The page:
Consumers are also becoming more deliberate about supporting brands whose values align with their own, and Sharma points out that 64% of Canadian consumers are willing to switch brands based on their societal impact.
The need for businesses to engage with social and environmental initiatives has never been higher. As consumers reflected on what was most important to them during the pandemic, brands must now adapt to changing expectations around convenience, customer service, and corporate values.
Seamless online shopping experiences 18%
Virtual interactions and customer service 1%
Corporate values and social responsibility 3%
All of the above 70%
• Generation Z is gaining increased spending power and is the most diverse generation the world has ever seen.
• Socially conscious millennials also constitute a large portion of the market.
• Both these groups are digitally savvy and expect effortless, one-click customer experiences.
• Brands need to be intentional in how they attract and connect with customers of different backgrounds.
A healthy media mix is more important than ever
Advertisers should think twice before ruling out any channel. When the team at ViacomCBS studied the returns on their investments in television campaigns compared to digital spend, the ROI in the linear space—particularly in children’s content such as Nickelodeon—was still very strong.
Linear investments can add tremendous value in creating a halo effect—elevating awareness so that ads resonate across other channels and amplify the effectiveness of the spend. Digital investments are paramount in order to deliver niche and targeted advertising, as channels such as TikTok and Instagram continue to see increasing traffic.
Brick and mortar stores will soon be at full capacity again, and, as Fitzsimons explains, this brings both obstacles and opportunities. “The consumer journey has become more fragmented, and it’s a challenge for marketers,” she says. “We need to have meaningful conversations at every point of conversion.”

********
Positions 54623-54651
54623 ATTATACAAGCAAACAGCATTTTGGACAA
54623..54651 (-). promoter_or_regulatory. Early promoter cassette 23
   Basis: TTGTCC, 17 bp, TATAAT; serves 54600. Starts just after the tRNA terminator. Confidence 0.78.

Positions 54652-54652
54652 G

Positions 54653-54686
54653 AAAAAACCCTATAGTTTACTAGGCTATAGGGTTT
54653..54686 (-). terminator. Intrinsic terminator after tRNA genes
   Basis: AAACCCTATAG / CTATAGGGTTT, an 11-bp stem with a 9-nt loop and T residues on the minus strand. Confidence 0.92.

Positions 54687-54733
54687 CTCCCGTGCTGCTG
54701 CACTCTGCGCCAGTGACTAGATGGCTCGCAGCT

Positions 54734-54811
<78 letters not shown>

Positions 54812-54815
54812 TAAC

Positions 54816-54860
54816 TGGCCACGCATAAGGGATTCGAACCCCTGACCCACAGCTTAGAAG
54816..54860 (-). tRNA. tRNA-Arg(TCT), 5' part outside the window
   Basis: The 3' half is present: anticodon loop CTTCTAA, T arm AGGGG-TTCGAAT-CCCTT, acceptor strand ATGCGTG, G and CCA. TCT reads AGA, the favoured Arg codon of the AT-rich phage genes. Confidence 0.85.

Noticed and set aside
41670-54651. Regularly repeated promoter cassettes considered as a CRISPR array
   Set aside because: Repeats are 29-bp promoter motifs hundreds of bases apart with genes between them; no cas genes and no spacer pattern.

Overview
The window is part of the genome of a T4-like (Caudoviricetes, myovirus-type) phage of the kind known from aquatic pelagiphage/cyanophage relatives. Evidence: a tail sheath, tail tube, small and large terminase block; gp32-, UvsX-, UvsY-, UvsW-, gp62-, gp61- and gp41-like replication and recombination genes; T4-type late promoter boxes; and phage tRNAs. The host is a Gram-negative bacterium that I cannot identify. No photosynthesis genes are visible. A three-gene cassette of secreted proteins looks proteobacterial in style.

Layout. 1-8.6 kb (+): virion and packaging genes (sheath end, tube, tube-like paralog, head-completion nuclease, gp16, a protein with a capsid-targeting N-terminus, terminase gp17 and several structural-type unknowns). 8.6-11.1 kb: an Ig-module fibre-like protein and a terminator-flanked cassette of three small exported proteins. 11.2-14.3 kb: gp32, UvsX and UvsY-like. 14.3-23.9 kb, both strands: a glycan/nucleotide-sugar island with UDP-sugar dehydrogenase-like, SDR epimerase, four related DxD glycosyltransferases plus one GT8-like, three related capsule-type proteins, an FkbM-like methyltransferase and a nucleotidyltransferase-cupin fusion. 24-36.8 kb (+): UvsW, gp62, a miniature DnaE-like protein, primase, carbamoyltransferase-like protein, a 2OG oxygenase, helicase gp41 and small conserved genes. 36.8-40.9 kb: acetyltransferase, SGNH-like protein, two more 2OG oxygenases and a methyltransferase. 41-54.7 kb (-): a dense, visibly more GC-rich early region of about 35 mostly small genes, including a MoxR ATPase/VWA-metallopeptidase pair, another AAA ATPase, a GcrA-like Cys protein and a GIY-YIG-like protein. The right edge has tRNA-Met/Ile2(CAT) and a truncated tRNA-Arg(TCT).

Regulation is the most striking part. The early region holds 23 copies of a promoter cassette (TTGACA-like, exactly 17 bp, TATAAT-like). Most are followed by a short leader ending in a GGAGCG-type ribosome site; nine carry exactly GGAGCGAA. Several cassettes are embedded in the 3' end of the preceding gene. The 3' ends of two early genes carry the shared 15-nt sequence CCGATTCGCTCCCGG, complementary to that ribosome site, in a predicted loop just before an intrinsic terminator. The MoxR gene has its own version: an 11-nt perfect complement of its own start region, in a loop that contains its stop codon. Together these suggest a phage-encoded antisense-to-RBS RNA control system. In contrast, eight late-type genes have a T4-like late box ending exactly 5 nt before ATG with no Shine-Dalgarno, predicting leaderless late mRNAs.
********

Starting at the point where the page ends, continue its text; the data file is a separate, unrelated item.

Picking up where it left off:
As customers physically interact with spaces, people and products—from trying on clothes to testing electronics—brands need to be creative about making each touchpoint a positive one.
This holds true for advertising as well. Campaigns need to resonate across all touchpoints, just like the shopping experience itself. “You transact on attention—in my opinion, marketers spend too much time on the science of advertising versus the art,” says Fitzsimons. “The message does the heavy lifting for us. If an idea is strong, it can work across platforms.”
Retail media (digital and traditional) 9%
Omni mix 82%
I’m starting to get comfortable with how to connect with my audience. 44%
Not quite there yet—I am always tweaking and trying new things. 23%
I’m pretty lost. I could use more guidance. 3%
“We’ll all be in different stages in trying to navigate this, and the need for transparency between partners has emerged,” says Sharma. “We have to move in lockstep together. Sharing respective goals and insights is incredibly important.”
Brands also have to be bold and take risks. “The only constant is change and that comes with discomfort,” says Javellana. “You can’t afford to brace yourself against that—you have to embrace it.”
There are a lot of voices competing for limited attention. If brands want to cut through the clutter, they need to develop more holistic strategies, deliver authentic messages, and continue focusing on the future so they can identify opportunities as they arise.
“I spend a lot of time encouraging myself, my team, and our external teams to be comfortable being uncomfortable—what we know today will change tomorrow,” says Fitzsimons. “If we all get around a table and admit we don’t know the answer, we’ll come to the best answer collectively.”